- In The Expanse when their complicity in the Protomolecule scheme is about to be exposed Undersecretary Errinwright and the Martian ambassador share a bottle of scotch that contains a poison tailored specifically to the ambassador's physiology and his death is passed off as suicide.
- Fear Itself: The episode "Eater" contains a variation. The last surviving cop, having been disarmed, wounded and cornered in a closet with no escape route, makes the decision to eat and powder herself in rat poison. Thus when the unstoppable cannibal serial killer-Voodoo sorcerer kills her shortly after by biting her throat out he is poisoned and dies.
- Game of Thrones Season 5 finale, "Mother's Mercy", has Ellaria Sand poisoning Myrcella Baratheon by kissing her on the lips. After getting on board on the ship that is heading back to King's Landing, Myrcella started to nosebleed and slowly collapsed into her father's arms. Meanwhile, Ellaria also had a nosebleed after being affected by the poison but she administered herself with the antidote immediately which was provided by her daughter.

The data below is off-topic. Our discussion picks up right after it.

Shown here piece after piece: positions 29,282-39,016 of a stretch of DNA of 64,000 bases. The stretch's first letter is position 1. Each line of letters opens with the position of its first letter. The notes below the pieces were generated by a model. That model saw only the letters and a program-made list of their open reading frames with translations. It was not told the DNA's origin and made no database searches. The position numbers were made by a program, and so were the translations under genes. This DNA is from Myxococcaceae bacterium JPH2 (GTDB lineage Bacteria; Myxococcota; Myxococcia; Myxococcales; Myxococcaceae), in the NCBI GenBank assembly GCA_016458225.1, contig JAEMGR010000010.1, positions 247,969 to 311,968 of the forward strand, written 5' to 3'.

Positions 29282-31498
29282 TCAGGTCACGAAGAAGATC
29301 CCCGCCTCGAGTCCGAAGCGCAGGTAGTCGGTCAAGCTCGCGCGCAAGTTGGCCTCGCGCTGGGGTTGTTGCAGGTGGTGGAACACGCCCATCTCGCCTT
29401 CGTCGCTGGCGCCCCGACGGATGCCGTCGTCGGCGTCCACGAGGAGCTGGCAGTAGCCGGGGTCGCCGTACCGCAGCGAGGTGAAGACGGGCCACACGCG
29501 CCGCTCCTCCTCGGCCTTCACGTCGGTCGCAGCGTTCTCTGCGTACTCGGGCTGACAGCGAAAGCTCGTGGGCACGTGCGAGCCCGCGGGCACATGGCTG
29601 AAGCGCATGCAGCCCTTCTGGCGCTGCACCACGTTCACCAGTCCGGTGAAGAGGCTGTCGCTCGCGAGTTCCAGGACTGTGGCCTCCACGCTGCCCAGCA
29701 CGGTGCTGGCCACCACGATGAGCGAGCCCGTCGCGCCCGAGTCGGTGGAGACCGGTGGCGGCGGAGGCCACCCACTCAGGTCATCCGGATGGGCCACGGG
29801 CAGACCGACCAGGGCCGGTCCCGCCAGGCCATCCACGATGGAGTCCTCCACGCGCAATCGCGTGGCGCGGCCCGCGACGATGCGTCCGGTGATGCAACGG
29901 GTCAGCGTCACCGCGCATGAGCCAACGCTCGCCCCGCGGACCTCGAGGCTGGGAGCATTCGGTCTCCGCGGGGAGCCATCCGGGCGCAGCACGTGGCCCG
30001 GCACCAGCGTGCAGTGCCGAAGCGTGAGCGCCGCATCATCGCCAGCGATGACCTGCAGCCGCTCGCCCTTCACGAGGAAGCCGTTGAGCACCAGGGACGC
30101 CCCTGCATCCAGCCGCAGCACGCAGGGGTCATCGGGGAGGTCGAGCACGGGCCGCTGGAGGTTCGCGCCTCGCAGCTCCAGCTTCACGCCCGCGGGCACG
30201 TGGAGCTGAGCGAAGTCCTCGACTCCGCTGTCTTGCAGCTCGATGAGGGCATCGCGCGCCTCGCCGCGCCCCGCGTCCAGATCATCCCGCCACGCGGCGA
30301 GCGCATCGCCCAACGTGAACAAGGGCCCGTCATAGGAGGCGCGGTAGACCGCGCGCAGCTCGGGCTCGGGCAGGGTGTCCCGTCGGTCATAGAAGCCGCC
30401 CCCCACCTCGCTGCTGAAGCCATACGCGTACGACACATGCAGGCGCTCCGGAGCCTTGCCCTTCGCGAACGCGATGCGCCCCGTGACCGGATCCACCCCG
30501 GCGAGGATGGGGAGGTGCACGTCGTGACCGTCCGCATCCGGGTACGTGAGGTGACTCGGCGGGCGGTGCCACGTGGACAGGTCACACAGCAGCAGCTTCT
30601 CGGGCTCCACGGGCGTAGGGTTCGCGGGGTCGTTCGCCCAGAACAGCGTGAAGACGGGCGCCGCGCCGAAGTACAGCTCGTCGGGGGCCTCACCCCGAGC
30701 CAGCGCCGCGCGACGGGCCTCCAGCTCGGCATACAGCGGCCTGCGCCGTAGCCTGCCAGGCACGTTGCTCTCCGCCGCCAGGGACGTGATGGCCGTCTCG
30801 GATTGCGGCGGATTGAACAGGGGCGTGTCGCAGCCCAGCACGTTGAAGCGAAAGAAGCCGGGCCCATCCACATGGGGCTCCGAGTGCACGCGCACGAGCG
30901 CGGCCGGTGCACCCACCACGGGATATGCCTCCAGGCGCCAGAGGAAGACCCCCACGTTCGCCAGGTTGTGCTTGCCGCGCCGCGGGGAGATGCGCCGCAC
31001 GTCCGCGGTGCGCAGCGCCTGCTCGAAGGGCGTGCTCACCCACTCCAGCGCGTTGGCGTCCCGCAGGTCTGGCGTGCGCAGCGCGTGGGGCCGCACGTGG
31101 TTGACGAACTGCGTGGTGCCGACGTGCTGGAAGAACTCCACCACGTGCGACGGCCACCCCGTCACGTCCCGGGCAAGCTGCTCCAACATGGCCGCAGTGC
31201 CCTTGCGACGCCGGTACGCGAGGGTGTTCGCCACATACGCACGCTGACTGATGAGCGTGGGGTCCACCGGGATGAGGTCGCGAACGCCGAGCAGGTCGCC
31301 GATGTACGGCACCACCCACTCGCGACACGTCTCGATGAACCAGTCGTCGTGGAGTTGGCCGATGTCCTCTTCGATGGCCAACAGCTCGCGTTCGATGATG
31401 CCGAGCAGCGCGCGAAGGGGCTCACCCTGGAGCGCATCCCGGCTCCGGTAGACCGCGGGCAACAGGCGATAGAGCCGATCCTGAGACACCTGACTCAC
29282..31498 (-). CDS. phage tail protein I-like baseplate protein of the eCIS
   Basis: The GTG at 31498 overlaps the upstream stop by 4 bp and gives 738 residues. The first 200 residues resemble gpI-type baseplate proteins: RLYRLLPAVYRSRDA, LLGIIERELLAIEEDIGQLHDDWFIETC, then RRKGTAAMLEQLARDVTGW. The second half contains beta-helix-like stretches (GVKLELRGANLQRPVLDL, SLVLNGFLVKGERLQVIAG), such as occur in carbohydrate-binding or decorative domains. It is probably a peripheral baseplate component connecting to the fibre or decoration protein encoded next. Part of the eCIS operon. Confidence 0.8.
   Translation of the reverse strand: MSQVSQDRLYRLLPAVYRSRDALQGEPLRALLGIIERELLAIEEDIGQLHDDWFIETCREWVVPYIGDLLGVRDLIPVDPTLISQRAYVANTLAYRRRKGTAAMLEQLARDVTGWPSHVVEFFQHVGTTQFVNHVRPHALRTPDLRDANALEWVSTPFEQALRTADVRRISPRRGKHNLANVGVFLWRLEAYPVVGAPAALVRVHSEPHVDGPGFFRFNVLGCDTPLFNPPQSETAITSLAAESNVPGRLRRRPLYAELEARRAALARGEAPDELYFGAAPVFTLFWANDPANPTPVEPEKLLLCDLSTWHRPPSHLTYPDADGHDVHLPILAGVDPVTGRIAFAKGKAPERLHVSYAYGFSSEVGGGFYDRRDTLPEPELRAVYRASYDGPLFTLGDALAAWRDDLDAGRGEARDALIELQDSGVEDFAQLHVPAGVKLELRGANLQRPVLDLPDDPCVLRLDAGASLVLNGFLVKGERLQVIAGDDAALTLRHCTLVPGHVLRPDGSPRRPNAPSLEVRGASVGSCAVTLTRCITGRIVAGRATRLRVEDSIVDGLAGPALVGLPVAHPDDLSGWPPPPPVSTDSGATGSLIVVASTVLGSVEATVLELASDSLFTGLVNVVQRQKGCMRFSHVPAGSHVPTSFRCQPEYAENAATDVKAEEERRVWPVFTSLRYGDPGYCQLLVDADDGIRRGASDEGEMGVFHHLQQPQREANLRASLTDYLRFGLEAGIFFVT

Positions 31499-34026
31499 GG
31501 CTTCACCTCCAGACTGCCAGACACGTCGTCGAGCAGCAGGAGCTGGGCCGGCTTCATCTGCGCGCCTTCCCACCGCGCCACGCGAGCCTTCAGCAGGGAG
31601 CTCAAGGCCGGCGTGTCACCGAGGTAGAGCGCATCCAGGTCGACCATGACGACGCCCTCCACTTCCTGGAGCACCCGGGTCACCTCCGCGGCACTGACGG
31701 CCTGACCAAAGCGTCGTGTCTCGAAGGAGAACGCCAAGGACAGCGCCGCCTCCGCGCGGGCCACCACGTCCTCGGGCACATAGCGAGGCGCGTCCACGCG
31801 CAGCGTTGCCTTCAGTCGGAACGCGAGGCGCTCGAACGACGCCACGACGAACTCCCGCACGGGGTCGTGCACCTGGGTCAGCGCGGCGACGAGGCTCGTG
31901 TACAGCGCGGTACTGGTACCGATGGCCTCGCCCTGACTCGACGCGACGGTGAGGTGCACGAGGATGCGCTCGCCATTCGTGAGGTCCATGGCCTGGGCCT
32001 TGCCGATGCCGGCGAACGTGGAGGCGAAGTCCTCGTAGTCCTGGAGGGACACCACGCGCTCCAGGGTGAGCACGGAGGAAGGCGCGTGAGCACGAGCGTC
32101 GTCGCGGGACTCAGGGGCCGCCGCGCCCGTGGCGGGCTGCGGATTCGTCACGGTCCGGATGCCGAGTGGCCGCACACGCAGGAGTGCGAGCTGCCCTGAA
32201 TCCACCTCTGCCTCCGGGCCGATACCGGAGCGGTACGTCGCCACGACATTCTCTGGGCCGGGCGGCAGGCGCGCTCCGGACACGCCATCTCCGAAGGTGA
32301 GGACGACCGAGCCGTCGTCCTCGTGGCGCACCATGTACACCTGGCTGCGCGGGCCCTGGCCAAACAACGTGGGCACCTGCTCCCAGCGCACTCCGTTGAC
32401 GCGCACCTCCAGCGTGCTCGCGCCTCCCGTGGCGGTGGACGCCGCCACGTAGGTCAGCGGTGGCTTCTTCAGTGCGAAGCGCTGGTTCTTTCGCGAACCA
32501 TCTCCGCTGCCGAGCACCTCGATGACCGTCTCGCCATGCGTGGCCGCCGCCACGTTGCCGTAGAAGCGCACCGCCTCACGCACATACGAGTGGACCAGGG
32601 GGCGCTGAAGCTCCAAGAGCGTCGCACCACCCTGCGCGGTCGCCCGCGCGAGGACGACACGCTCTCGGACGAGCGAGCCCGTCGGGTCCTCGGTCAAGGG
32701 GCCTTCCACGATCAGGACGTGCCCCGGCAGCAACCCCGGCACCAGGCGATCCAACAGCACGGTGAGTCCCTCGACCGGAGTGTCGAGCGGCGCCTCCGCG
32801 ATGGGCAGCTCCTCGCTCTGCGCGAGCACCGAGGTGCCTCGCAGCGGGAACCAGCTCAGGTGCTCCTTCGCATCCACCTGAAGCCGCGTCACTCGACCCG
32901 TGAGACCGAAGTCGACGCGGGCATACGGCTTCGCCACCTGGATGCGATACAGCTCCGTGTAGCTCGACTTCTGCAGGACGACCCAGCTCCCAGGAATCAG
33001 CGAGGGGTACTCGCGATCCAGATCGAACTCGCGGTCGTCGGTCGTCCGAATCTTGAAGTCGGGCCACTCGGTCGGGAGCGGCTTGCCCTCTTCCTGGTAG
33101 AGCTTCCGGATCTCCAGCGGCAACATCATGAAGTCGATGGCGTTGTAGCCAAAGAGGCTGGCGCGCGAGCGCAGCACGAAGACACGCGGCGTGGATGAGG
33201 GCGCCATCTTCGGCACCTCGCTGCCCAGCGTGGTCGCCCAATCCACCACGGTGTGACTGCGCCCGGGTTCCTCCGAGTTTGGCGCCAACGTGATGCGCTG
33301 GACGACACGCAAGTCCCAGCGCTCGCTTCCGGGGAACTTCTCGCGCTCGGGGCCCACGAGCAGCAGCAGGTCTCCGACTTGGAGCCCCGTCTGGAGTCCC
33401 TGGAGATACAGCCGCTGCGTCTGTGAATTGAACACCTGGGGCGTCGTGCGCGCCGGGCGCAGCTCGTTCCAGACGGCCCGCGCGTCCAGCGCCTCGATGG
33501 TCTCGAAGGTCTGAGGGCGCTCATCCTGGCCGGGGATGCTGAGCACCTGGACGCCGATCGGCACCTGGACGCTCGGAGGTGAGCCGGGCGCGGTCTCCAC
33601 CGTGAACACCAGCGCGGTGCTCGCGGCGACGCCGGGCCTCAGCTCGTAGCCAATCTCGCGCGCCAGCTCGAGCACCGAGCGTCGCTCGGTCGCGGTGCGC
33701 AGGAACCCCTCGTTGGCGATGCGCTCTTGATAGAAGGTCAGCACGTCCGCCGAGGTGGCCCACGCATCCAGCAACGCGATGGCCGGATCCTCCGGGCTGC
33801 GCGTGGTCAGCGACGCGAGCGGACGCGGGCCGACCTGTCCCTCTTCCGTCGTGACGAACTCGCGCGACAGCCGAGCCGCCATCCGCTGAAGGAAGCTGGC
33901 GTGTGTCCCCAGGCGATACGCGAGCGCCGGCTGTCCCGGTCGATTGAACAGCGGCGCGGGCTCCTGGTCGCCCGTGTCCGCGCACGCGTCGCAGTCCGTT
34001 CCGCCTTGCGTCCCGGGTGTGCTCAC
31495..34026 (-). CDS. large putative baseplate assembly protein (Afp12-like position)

- Sleuth 101: In the episode "Delete Cache", the killer pulls this by poisoning the coffee pot with cyanide while hiding the antidote in the donuts, knowing that her intended victim, a vegan, will refuse because they were cooked in animal fats.
- The Twilight Zone (1959) episode "The Jeopardy Room". A Soviet commissar tricks a defector into drinking wine mixed with a sleep drug by drinking first. He built up an immunity to the drug by repeatedly taking increasing doses over time.
- In Versailles, the lover of Fabien Marchal, the king's chief of security, is in reality a spy from the faction who wanted to take down Louis XIV. After making fall him in love, she gives Fabien a "love potion" which both drink before making out, just to see her later vomit it thanks to some ingredients she ate previously that would throw out the poison. Later, Fabien is seen not well, including Incurable Cough of Death and Blood from the Mouth.